Why would he like it?
Each losing April means no home playoff dates that would generate about $3-million each in revenue, most of it profit. Winning generally translates to richer broadcasting deals, more lucrative luxury-suite contracts and more merchandise sales - and outside of cashing in on the playoffs, MLSE doesn't miss many opportunities. Consider that the Zamboni slush from the final game at Maple Leaf Gardens was put into clear plastic pucks and sold for $50 each.
"This notion MLSE doesn't want to win is bull," says Brian Burke, the president and general manager of the Leafs. Burke is 22 months into a six-year, $19.5-million (U.S.) contract, awarded with the expectation that he'll deliver a Stanley Cup to Toronto as he did with the Anaheim Ducks in 2007.
"They gave me complete support and independence and have given me the resources to fix it," Burke says. "If we can't turn this thing around, you can blame me. It's the best-run company I've ever worked for. I'm proud to work for MLSE, I'm proud to work for Richard Peddie."
Fans have no choice but to take Burke's word for it, but the problems on the ice, floor and field seem to drown out his defiance.
What price losing? Have Greater Toronto Area sports fans finally had enough?
There are small cracks in MLSE's financial façade: For the first time since the Air Canada Centre opened in 1999, it's had to advertise aggressively to sell luxury boxes to a corporate clientele finding it harder to justify the expense. Ticket revenue has largely flat-lined as even MLSE finds it difficult to keep raising prices that already are the NHL's most expensive and among the priciest in the NBA. Even Toronto FC, known for its rabid following, has had some empty seats this season, as fans have balked at paying premium prices for a team that struggles to put the ball in the net.
"Obviously [the owners] still think there is some upside, that there's some value to be generated otherwise [they] wouldn't be holding it," says Erol Uzumeri, who was the primary representative for Teachers on the MLSE board for three years before leaving the pension fund and MLSE to co-found Searchlight Capital Partners, a private-equity firm that has raised $250-million since May.
The most telling recent example is Maple Leaf Square, the office tower and condominium project slated for completion this fall and five years in the making. It was a risky, $500-million project and seeing it through is one of the reasons Peddie, 63, has not yet taken up residence in his recently built retreat in Amherstburg, Ont., on the shores of Lake Erie.
Real Sports - there is a sports-clothing boutique of the same name adjacent to the bar - is the cherry on top of the sundae, and if the fake Stanley Cup offends the sensibilities of some, it doesn't seem to be a problem for the clientele that have flocked there since June, pushing revenues 25 per cent above budget. The building cost for the 25,000-square-foot venue approached $18-million according to a restaurant source, and revenue potential ranges up to $1-million a month.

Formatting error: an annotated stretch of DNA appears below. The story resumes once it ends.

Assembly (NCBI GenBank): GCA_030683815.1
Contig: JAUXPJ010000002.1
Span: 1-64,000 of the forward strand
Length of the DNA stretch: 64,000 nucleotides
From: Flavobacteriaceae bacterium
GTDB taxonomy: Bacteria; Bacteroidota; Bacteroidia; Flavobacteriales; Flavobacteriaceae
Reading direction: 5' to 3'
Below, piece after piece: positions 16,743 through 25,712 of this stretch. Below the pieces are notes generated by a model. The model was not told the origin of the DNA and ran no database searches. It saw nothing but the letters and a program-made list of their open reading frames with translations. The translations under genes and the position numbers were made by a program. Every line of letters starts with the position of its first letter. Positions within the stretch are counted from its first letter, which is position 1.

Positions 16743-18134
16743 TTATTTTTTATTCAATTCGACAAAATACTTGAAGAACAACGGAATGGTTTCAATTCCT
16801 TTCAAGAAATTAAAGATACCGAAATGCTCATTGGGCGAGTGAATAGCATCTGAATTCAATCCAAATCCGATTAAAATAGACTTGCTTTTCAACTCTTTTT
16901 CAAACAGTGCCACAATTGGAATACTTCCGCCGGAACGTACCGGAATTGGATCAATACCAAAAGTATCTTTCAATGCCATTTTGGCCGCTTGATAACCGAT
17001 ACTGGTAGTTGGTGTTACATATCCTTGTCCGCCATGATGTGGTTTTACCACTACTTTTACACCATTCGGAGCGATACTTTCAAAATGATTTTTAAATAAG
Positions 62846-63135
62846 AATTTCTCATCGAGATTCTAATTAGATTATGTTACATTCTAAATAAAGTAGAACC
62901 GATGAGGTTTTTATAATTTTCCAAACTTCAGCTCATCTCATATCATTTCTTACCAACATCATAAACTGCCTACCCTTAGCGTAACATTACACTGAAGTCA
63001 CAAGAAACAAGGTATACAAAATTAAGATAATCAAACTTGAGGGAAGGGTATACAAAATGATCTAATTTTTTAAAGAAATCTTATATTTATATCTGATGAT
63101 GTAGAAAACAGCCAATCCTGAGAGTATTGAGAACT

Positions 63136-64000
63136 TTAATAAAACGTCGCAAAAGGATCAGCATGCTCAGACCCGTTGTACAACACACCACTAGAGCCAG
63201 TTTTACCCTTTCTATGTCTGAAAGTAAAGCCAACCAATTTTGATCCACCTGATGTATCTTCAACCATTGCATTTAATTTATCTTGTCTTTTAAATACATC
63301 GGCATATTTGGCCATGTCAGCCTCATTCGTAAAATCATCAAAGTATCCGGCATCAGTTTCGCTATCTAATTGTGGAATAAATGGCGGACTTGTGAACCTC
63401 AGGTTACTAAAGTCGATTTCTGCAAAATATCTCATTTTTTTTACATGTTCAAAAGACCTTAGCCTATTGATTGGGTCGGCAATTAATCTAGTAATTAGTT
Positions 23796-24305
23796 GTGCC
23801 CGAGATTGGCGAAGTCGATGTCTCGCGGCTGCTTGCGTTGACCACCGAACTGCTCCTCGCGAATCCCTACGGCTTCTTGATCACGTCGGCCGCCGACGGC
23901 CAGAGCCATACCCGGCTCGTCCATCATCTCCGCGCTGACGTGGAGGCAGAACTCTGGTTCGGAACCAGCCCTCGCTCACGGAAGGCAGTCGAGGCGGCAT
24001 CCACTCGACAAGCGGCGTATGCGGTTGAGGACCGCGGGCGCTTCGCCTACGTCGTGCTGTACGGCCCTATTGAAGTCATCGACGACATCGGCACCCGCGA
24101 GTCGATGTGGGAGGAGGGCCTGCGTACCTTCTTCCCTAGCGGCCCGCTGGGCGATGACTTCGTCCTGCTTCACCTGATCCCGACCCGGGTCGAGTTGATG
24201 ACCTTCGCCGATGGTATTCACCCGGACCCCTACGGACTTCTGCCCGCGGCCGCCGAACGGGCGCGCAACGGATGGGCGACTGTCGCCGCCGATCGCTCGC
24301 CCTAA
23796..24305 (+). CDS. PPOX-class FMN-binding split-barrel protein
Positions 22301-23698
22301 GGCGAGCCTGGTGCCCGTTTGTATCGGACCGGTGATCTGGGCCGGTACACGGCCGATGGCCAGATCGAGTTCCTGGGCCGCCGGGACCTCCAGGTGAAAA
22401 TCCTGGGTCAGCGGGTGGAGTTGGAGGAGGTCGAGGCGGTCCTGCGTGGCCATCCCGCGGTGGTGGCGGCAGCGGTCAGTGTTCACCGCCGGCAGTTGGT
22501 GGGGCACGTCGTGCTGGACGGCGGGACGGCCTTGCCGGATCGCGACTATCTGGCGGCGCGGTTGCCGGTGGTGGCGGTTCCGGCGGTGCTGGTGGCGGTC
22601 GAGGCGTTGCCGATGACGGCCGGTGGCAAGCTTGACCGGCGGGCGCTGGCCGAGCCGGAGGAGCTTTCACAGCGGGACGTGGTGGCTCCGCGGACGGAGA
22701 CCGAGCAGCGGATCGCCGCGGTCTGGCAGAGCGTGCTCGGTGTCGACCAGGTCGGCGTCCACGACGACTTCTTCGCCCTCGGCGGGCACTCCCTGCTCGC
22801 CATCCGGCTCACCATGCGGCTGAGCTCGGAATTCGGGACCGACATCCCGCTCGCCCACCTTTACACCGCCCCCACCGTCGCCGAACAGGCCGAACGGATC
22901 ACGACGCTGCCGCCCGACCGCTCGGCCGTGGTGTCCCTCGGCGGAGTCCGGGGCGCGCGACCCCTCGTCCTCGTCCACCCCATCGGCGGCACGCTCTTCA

The 1,000 seats available represent an instant 5-per-cent increase in capacity for the ACC on game nights, when fans who can't get into the arena take the next best thing, a booth at Real Sports.
The irony is that now, with condos built, a sports bar opened and plans for a gourmet restaurant under way (called Eleven, for the 11 points on the Maple Leafs logo), the most obvious source of new revenues for the company may be deep playoff runs. Who knows? They may occur just in time for MLSE to launch its own sports network (working title: Real Sports) for which the company has secured a licence.
"Imagine a channel that had Leafs, Raptors, TFC and Marlies games on it," Peddie muses. "Imagine what you could charge for that."
The question remains, as obvious as the fake Stanley Cup in the bar: MLSE can build things, sure, but can it build a winner?
"I'm not sure there is anyone any better than us [at business]," Peddie says. "But we're not winning and that's a big part of the equation."
THE MLSE SERIES
The spending: The Maple Leafs passed on a chance to spend like the Yankees in pursuit of a Stanley Cup. Now caught in the salary cap system, the club refutes a strategy that favours a team bottoming out in order to get better.
The plan: Former Teachers representative on the MLSE board, Erol Uzumeri opens up for the first time
about the failure to formulate the "secret sauce" characteristic of winning sports franchises.
WHO OWNS MSLE
Larry Tanenbaum / 20.5%
TD Capital Group / 13.5%
Ontario Teachers Pension Plan / 66%
VALUATION / COMPANY'S VALUE WORTH ALMOST $2 BILLION
1994 / Final cost for Steve Stavro, Teachers and other partners for MLG Holdings after court fight ended in 1994.
1998 / Company went private with merger of Leafs and Raptors
2002 / Value according to an internal audit. Stavro bought out, Teachers now majority owner
2006 / Estimate by an investment source
2010 / Estimate by MLSE president Richard Peddie